- All files are re-verified before destruction to insure all documentation contained in the file is in its original form within the paperless server.
1. Electronic Records Storage
With respect to the inquirer’s first question, there are no specific rules or regulations governing maintenance of records by independent adjusters, electronically or otherwise. However, Regulation 152 establishes minimum standards for records retention by insurers. Section 243.2(d) of Regulation 152 provides that “An insurer shall require, by contract or other means, that a person authorized to act on its behalf in connection with the doing of an insurance business … shall comply with the provisions of this Part in maintaining records that the insurer would otherwise be required to maintain.” Accordingly, to the extent that an adjuster maintains records on behalf of insurers for whom the adjuster renders services, the adjuster would be required to comply with the regulation. See OGC Opinion No. 00-02-01 (February 4, 2000). In regard to other records maintained by an adjuster, there is no requirement for compliance with the regulation. However, it would be prudent for ABC to be guided by the regulation because it sets forth best practices for records retention.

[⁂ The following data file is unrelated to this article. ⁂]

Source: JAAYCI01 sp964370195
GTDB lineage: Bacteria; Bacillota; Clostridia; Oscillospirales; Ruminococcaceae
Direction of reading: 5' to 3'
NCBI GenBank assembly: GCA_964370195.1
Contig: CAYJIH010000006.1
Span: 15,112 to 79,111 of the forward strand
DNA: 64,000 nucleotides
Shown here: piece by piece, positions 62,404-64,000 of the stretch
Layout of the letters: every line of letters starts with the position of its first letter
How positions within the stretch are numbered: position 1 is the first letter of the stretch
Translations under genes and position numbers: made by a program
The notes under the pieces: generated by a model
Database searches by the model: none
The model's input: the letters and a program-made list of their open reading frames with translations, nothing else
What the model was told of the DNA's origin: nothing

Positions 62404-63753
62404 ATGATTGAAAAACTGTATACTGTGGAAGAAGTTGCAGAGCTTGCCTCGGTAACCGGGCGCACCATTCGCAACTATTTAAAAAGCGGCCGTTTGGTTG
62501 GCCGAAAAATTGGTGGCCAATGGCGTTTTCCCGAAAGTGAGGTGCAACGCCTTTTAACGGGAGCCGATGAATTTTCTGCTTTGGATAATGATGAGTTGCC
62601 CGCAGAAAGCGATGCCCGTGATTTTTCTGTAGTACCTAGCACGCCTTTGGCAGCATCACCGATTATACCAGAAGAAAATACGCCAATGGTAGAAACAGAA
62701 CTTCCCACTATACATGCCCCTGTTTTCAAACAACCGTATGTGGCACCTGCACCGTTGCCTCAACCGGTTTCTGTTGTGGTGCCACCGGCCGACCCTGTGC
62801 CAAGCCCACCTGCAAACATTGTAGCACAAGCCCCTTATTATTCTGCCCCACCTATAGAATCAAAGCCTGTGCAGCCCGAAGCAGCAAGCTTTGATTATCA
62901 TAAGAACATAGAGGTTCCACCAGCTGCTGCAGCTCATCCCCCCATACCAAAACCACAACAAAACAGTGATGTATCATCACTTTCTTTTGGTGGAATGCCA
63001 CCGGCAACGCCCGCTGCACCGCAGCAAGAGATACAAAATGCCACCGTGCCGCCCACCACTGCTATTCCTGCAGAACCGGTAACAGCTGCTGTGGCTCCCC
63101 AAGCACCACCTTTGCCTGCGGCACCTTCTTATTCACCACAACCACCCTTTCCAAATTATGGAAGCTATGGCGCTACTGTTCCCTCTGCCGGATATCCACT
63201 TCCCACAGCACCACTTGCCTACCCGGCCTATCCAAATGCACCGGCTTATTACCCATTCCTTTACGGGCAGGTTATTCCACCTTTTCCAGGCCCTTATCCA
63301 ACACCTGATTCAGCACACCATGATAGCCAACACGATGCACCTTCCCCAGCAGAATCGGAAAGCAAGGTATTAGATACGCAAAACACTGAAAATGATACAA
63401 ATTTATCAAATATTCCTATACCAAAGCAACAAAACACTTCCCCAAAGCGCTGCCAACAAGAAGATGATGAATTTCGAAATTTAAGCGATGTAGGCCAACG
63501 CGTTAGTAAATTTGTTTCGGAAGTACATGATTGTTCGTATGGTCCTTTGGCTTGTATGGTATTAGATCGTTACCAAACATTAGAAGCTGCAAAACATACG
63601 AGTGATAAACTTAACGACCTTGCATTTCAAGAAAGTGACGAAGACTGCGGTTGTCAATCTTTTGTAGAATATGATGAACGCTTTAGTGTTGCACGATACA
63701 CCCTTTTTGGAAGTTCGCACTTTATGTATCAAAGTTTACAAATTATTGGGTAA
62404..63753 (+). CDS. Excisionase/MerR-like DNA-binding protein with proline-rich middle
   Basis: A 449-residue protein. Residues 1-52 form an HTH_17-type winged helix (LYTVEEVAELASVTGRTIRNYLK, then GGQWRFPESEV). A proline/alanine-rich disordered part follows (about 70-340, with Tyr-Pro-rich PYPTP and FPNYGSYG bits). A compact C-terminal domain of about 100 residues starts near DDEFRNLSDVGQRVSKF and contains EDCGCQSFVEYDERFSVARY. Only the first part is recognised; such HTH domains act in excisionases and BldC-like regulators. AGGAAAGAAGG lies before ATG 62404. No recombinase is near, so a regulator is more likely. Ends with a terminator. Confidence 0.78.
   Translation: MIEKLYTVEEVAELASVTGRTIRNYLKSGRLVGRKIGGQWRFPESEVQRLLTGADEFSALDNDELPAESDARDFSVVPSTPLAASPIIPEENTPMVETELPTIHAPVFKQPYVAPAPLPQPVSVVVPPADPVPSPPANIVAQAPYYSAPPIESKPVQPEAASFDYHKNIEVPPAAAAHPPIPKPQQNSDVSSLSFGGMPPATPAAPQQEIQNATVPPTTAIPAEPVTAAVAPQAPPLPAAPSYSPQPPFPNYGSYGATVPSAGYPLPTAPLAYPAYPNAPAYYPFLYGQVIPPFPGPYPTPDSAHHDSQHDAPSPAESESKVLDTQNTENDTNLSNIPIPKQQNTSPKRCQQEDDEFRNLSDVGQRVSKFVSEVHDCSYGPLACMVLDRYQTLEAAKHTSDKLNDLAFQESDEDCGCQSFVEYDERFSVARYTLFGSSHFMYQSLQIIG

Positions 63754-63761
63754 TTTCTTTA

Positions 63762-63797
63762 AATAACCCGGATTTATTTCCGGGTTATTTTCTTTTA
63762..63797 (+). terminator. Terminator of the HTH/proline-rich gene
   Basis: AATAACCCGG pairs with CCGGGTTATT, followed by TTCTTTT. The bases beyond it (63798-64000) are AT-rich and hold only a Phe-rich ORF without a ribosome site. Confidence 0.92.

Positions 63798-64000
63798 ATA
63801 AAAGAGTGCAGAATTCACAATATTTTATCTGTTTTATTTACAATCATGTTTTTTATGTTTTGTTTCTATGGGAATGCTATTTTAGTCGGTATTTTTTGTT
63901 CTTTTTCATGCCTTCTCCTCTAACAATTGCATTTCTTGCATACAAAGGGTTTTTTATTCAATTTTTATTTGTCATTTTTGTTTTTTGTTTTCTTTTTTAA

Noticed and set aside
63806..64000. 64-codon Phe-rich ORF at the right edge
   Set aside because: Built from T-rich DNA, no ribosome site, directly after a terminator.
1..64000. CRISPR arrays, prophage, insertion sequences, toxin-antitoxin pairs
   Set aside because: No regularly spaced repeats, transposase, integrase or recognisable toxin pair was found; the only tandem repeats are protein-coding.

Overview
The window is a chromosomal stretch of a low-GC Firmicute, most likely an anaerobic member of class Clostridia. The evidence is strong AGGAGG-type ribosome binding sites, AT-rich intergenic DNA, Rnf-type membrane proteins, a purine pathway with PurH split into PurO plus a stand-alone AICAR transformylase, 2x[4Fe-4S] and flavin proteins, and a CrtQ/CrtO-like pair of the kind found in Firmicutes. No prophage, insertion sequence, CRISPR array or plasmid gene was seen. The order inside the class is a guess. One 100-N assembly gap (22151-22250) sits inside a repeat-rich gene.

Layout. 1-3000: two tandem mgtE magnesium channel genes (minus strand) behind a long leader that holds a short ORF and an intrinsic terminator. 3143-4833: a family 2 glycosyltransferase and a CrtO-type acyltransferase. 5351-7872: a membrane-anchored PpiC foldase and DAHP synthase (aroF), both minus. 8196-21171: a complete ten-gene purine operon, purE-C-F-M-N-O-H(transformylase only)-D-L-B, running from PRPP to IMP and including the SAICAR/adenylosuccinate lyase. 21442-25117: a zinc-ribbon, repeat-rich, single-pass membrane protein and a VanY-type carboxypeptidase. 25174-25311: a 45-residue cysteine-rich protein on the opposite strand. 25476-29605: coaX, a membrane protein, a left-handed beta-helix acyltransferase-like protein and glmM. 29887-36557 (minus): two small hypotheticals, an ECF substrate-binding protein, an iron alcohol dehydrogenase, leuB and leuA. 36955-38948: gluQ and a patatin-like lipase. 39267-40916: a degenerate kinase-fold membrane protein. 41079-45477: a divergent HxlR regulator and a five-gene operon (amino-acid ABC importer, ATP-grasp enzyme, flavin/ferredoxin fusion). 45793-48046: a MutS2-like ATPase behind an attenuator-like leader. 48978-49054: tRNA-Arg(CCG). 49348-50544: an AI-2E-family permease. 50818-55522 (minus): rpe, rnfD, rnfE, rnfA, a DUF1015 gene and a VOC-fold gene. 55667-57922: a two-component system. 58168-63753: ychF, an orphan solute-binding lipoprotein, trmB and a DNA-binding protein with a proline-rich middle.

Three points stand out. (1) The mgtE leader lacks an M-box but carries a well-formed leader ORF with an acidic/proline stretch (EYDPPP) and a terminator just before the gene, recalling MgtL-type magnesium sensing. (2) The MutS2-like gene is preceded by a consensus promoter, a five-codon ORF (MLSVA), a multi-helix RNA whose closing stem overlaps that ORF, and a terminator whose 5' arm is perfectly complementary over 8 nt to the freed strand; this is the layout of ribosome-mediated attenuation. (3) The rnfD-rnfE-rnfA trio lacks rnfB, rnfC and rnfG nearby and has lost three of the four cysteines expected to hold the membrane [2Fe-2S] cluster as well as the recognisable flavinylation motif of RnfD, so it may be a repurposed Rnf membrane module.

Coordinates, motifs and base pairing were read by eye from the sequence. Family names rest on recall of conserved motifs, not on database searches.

2. Records Retention Plan
With respect to the inquirer’s question whether the inquirer’s proposed records retention plan comports with Regulation 152, the term “records” is defined in